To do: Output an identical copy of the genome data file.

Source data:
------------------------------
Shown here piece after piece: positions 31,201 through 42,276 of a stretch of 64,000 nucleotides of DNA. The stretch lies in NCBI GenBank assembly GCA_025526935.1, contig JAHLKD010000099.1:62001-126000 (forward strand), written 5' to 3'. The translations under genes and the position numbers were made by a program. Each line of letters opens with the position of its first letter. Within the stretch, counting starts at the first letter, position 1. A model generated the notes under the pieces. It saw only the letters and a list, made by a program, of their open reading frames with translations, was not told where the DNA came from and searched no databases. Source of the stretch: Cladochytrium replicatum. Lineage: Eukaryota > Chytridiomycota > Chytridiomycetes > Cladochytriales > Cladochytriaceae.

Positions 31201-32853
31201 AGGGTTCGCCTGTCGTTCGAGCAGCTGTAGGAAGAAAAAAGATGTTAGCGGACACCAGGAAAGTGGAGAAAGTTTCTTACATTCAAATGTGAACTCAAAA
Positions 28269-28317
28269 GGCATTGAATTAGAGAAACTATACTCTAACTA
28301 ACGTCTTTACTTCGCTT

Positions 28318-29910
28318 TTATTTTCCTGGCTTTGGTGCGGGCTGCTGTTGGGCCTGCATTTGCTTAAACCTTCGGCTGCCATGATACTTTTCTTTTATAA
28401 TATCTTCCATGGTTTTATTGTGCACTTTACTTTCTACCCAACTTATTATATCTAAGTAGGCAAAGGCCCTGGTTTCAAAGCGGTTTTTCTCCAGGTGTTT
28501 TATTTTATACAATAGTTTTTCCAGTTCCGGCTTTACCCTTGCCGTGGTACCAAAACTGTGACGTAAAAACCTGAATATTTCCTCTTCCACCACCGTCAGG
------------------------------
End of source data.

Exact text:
Shown here piece after piece: positions 31,201 through 42,276 of a stretch of 64,000 nucleotides of DNA. The stretch lies in NCBI GenBank assembly GCA_025526935.1, contig JAHLKD010000099.1:62001-126000 (forward strand), written 5' to 3'. The translations under genes and the position numbers were made by a program. Each line of letters opens with the position of its first letter. Within the stretch, counting starts at the first letter, position 1. A model generated the notes under the pieces. It saw only the letters and a list, made by a program, of their open reading frames with translations, was not told where the DNA came from and searched no databases. Source of the stretch: Cladochytrium replicatum. Lineage: Eukaryota > Chytridiomycota > Chytridiomycetes > Cladochytriales > Cladochytriaceae.

Positions 31201-32853
31201 AGGGTTCGCCTGTCGTTCGAGCAGCTGTAGGAAGAAAAAAGATGTTAGCGGACACCAGGAAAGTGGAGAAAGTTTCTTACATTCAAATGTGAACTCAAAA
Positions 28269-28317
28269 GGCATTGAATTAGAGAAACTATACTCTAACTA
28301 ACGTCTTTACTTCGCTT

Positions 28318-29910
28318 TTATTTTCCTGGCTTTGGTGCGGGCTGCTGTTGGGCCTGCATTTGCTTAAACCTTCGGCTGCCATGATACTTTTCTTTTATAA
28401 TATCTTCCATGGTTTTATTGTGCACTTTACTTTCTACCCAACTTATTATATCTAAGTAGGCAAAGGCCCTGGTTTCAAAGCGGTTTTTCTCCAGGTGTTT
28501 TATTTTATACAATAGTTTTTCCAGTTCCGGCTTTACCCTTGCCGTGGTACCAAAACTGTGACGTAAAAACCTGAATATTTCCTCTTCCACCACCGTCAGG